The validity of “pitching to the score” isn’t really a sabermetric debate. After all, it pits the importance of pitcher wins versus ERA, two statistics that have been tracked since the advent of the box score. Nonetheless, the discussion usually breaks down along party lines, with number crunchers often insisting the concept is a myth, while old school advocates extol it as a virtue.
So, does pitching to the score really exist, and how many hurlers actually do it? The easiest way to answer that question would be to poll the pitchers themselves, but there doesn’t seem to be a consensus among the fraternity. For every Cliff Lee, who seems to think some pitchers have an innate ability to win games, there is a David Cone, another former Cy Young award winner who is fond of saying, “It’s now how you pitch, it’s when you pitch.”
There’s value to guys who can go out there and just get wins. It don’t matter if you give up four runs or no runs. Just so long as you don’t let a team score more runs than your team scores. There’s definitely something to be said about that.” – Phillies’ ace Cliff Lee, quoted by Philly.com, July 17, 2013
Because there are so many variables involved in the equation, it’s impossible to definitively settle the “pitching to the score” debate. Two seasons ago, I took a look at Justin Verlander’s performance on a granular level and was unable to uncover evidence that he was making concessions to the score. This time around, I’ve decided to take a more broad approach. Where there’s smoke, there’s fire, so if pitching to the score is as commonplace as some suggest, there should be at least some anecdotal statistical evidence among a larger sample. In order to find it, a five-year comparison was made between the ERA and run support rates for the 22 pitchers who have had a qualified season in each of those years. The results are provided in the chart below.
Note: Sample includes all pitchers with a qualified season in each year from 2008 to 2012. RS/9 is the sum of all runs scored while a pitcher is still in the game divided by the number of innings he pitched and then multiplied by 9. The correlation coefficient (r) ranges from -1.0 to +1.0. The closer r is to +1 or -1, the more closely the two variables are related.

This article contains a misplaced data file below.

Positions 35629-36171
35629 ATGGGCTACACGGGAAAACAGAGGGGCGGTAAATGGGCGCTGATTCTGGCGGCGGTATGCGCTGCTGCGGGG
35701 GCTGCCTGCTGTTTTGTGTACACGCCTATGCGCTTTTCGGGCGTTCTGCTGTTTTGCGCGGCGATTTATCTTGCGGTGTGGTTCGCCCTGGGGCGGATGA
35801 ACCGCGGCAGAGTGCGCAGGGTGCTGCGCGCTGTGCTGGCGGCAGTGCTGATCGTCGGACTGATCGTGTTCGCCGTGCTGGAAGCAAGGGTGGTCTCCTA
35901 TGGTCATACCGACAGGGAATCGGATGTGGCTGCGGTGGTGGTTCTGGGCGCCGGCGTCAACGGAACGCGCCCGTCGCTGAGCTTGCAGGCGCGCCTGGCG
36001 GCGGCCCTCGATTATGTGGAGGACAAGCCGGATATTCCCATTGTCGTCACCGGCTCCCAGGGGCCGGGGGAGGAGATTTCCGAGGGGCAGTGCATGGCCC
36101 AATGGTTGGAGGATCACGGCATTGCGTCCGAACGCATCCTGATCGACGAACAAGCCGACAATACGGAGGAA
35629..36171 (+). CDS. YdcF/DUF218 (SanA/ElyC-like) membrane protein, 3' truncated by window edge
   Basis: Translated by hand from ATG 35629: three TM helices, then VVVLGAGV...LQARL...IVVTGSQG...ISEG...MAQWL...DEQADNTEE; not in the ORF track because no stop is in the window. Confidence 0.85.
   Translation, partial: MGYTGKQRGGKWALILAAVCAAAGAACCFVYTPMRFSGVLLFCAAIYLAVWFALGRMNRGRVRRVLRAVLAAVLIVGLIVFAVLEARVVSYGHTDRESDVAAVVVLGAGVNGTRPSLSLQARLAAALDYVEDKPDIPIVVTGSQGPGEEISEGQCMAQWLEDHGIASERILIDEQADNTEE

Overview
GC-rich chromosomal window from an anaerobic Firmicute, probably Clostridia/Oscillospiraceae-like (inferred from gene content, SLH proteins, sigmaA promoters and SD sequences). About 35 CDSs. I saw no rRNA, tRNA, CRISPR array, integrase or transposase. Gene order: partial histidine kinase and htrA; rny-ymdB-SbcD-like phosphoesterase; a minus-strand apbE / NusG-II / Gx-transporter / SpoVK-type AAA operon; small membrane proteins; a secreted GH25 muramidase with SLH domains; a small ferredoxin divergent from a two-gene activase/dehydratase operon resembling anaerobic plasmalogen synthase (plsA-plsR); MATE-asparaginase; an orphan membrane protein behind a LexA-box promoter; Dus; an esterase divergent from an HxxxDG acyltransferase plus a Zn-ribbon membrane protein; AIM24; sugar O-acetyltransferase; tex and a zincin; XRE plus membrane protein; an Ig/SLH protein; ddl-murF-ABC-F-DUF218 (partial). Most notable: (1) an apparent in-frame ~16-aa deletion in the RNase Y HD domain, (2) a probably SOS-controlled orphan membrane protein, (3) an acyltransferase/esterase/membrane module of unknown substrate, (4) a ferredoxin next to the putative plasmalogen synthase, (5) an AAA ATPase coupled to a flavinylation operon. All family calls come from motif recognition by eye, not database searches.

Not surprisingly, the range of correlation between ERA and run support is wide. At one end are Ryan Dempster and Ubaldo Jimenez, whose ERAs have been lower in seasons when they received more run support. At the other end of the spectrum are CC Sabathia and Edwin Jackson, two pitchers whose statistics suggest they just might be pitching to the score. In between these extremes, the rest of the sample has exhibited a varying relationship between getting and giving up runs. However, only six pitchers, or approximately one-quarter of the sample, have shown a positive correlation of at least 0.5 between the two statistics.
Sabathia’s position near the top of the list is interesting because the big lefty fits the “pitch to the score” profile. As a workhorse on a typically high scoring team, Sabathia would be expected to give up a few extra runs, but, in reality, the Yankees’ ace has actually had an inverse relationship between ERA and run support while in pinstripes. As the chart above shows, Sabathia’s ERA did move along with run support earlier in his career, but when taken as whole, it doesn’t appear as if the big lefty has made a habit of pitching to the score.
Just as correlation doesn’t imply causation, the lack of a connection doesn’t preclude one from existing. Pitchers may very well be adjusting their approach based on the score, but other factors could be muting the impact. Similarly, the limited sample size in the snapshot above, both in terms of the number of pitchers and seasons included, prevents the analysis from being conclusive. However, failure to prove a negative is not how theories are confirmed. Besides, it doesn’t really matter whether pitcher are adapting to the score. The only thing that counts is whether their adjustments are impacting performance. So far, “pitching to the score” advocates have failed to illustrate that relationship.